Slowing growth, crushing debts, aging populations, anti-social behavior — what exactly is amiss with Western civilization? The answer, Niall Ferguson argues, is that our institutions are degenerating and that to slow the degeneration of the West’s once dominant civilization will take heroic leadership and radical reform.
Niall Ferguson is a professor of history at Harvard University and the author of many books, including The Great Degeneration.
In the twenty-first century, the world seems in constant crisis. In his new book, Richard N. Haass argues that only by getting its own house in order can the United States reclaim its role as the primary director of global events and maintain that role in a world of unprecedented chaos.
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The Roberts Court sits at the center of a constitutional maelstrom. Two of the most prestigious Supreme Court experts discuss its direction under Chief Justice Roberts and trace the paths of recent landmark decisions on race, guns, immigration, campaign finance, and health care.
When war broke out in 1939, New York was a cosmopolitan, heavily immigrant city, whose people had real stakes in the global conflict and strongly held opinions about whether or not to intervene. The attack on Pearl Harbor in 1941 brought the U.S. into the war, and New York became the principal port of embarkation for the warfront. The presence of troops, the inflow of refugees, the wartime industries, the dispatch of fleets, and the dissemination of news and propaganda from media outlets, changed New York, giving its customary commercial and creative bustle a military flavor.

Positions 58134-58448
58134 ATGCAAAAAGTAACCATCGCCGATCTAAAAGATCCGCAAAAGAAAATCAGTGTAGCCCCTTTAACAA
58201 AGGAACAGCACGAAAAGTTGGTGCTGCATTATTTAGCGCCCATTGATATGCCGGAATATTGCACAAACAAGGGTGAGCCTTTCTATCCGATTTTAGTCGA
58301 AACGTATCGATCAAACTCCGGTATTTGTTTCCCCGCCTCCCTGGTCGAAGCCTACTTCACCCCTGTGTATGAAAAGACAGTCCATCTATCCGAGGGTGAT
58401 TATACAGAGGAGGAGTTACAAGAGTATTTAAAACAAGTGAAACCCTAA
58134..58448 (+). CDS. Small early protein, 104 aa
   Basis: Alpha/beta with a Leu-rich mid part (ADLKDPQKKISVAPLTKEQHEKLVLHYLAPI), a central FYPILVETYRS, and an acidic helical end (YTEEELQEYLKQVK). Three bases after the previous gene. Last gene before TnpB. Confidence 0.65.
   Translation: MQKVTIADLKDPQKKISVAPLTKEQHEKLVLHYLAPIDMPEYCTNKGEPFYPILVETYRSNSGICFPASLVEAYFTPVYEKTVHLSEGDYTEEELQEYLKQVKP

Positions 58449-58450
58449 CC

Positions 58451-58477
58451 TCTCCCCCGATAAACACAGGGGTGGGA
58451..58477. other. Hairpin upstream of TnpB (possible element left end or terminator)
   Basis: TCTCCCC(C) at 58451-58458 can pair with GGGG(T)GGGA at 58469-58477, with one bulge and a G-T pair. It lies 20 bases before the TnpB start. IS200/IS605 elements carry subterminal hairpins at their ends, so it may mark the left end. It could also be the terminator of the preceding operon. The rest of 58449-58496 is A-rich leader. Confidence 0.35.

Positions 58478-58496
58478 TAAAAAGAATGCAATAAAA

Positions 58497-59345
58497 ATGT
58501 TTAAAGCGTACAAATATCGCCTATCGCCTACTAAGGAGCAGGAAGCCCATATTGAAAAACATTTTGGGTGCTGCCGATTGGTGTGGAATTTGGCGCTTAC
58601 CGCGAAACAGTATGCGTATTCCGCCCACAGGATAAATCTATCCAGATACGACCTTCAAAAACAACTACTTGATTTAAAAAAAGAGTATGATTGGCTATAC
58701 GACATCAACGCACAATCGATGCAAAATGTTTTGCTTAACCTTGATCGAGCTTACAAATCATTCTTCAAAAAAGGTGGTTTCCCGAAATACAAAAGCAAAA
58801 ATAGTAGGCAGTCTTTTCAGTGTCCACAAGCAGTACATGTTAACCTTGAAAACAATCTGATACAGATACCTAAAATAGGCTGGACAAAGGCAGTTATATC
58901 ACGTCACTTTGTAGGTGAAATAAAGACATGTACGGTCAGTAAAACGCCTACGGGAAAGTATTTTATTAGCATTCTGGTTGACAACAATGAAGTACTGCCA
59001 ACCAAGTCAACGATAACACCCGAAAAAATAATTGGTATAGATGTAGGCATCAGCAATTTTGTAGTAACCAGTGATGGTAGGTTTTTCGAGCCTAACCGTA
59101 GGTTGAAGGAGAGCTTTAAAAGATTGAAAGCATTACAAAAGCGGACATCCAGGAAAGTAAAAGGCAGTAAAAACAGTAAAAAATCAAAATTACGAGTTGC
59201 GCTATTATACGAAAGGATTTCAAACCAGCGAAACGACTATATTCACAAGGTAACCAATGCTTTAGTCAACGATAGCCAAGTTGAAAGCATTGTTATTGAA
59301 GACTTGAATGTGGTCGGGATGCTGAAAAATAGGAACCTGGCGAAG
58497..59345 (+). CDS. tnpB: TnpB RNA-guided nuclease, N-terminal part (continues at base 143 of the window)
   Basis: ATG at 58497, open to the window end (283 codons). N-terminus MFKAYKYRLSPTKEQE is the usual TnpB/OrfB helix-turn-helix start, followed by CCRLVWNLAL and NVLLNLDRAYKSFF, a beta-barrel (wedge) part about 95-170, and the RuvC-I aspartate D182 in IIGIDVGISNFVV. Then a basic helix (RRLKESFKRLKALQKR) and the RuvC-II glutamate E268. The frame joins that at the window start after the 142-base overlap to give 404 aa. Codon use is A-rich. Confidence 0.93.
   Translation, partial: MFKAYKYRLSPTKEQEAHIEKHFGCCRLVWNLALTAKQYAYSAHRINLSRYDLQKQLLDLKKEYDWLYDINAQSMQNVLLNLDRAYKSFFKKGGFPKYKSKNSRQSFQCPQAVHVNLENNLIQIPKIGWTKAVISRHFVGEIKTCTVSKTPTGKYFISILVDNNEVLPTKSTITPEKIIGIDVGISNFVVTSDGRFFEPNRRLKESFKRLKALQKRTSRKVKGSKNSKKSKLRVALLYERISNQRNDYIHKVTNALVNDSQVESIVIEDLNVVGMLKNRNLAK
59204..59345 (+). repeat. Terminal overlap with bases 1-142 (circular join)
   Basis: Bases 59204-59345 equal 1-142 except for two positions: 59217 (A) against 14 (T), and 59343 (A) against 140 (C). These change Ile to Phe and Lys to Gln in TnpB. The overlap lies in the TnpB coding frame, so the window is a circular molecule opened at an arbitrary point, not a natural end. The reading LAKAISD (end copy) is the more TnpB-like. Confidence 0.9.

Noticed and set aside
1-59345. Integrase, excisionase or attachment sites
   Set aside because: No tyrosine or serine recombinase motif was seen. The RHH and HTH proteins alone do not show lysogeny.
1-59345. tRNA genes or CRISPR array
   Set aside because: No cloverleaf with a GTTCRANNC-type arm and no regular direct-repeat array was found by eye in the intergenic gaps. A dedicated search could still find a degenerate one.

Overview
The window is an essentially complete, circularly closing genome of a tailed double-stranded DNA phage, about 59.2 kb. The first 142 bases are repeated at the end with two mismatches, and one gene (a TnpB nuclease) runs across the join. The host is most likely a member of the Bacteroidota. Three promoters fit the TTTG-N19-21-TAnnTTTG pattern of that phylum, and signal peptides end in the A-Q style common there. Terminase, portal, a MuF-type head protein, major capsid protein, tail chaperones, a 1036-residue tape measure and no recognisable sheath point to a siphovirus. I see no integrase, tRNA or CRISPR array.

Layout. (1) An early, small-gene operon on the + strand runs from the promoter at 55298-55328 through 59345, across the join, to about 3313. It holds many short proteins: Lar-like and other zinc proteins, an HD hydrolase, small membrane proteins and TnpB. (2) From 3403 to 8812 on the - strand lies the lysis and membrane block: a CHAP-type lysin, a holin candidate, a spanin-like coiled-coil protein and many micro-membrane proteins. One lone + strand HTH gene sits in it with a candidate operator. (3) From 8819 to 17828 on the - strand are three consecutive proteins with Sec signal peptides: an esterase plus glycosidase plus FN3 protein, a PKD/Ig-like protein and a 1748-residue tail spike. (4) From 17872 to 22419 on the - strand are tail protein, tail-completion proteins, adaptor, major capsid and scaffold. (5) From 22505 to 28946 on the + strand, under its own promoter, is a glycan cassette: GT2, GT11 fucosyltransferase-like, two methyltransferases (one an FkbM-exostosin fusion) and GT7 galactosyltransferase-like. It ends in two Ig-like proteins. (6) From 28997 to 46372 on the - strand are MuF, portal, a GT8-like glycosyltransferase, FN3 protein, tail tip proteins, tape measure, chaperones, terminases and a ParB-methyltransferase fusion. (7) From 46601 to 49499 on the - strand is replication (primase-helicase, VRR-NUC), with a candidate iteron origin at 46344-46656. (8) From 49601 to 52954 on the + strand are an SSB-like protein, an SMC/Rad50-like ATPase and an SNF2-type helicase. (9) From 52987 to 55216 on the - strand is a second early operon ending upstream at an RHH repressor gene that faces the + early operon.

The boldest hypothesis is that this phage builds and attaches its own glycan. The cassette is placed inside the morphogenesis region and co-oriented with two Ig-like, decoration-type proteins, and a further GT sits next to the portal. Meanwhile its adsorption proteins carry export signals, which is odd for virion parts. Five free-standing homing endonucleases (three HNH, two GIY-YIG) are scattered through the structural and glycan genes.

One of about thirteen manuscripts Lincoln signed in addition to the original, this copy belonged to Schuyler Colfax, House Speaker in 1863 and later Vice President under Ulysses S. Grant. According to Seth Kaller, president of Seth Kaller, Inc., who acquired the document for Mr. Rubenstein in a private transaction, and arranged its loan to New-York Historical, “this is the one that is directly traceable to a leader instrumental in the amendment’s passage. It has not been displayed in New York for more than forty years."
How does the Constitution, an 18th-century document, relate to and dictate the laws of a 21st-century society? Through the analysis of past cases, including those concerning slavery, the Cherokee Indians, and detainees at Guantánamo Bay, Justice Stephen Breyer examines the Court’s arduous—and often turbulent—journey to establish its legitimacy as guardian of the Constitution. Having earned the public’s confidence, he expounds how the Court can continue promoting a workable democracy going forward.